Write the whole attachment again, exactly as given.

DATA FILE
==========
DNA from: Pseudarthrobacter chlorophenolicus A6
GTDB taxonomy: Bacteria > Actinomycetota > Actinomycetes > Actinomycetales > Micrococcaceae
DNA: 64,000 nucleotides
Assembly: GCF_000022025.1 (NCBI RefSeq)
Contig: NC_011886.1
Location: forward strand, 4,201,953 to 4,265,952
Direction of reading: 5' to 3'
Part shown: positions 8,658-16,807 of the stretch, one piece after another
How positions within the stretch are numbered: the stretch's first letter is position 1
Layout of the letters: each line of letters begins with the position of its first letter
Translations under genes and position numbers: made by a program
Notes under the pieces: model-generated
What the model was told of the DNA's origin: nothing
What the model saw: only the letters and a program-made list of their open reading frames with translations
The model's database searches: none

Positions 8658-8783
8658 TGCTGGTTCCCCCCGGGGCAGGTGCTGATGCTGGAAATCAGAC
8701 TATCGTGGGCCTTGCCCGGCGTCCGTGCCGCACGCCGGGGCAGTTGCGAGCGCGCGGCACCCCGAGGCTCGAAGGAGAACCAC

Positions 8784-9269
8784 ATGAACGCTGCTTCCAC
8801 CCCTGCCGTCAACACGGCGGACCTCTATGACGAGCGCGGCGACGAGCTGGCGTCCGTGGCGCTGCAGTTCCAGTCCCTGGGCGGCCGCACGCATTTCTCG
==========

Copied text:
DNA from: Pseudarthrobacter chlorophenolicus A6
GTDB taxonomy: Bacteria > Actinomycetota > Actinomycetes > Actinomycetales > Micrococcaceae
DNA: 64,000 nucleotides
Assembly: GCF_000022025.1 (NCBI RefSeq)
Contig: NC_011886.1
Location: forward strand, 4,201,953 to 4,265,952
Direction of reading: 5' to 3'
Part shown: positions 8,658-16,807 of the stretch, one piece after another
How positions within the stretch are numbered: the stretch's first letter is position 1
Layout of the letters: each line of letters begins with the position of its first letter
Translations under genes and position numbers: made by a program
Notes under the pieces: model-generated
What the model was told of the DNA's origin: nothing
What the model saw: only the letters and a program-made list of their open reading frames with translations
The model's database searches: none

Positions 8658-8783
8658 TGCTGGTTCCCCCCGGGGCAGGTGCTGATGCTGGAAATCAGAC
8701 TATCGTGGGCCTTGCCCGGCGTCCGTGCCGCACGCCGGGGCAGTTGCGAGCGCGCGGCACCCCGAGGCTCGAAGGAGAACCAC

Positions 8784-9269
8784 ATGAACGCTGCTTCCAC
8801 CCCTGCCGTCAACACGGCGGACCTCTATGACGAGCGCGGCGACGAGCTGGCGTCCGTGGCGCTGCAGTTCCAGTCCCTGGGCGGCCGCACGCATTTCTCG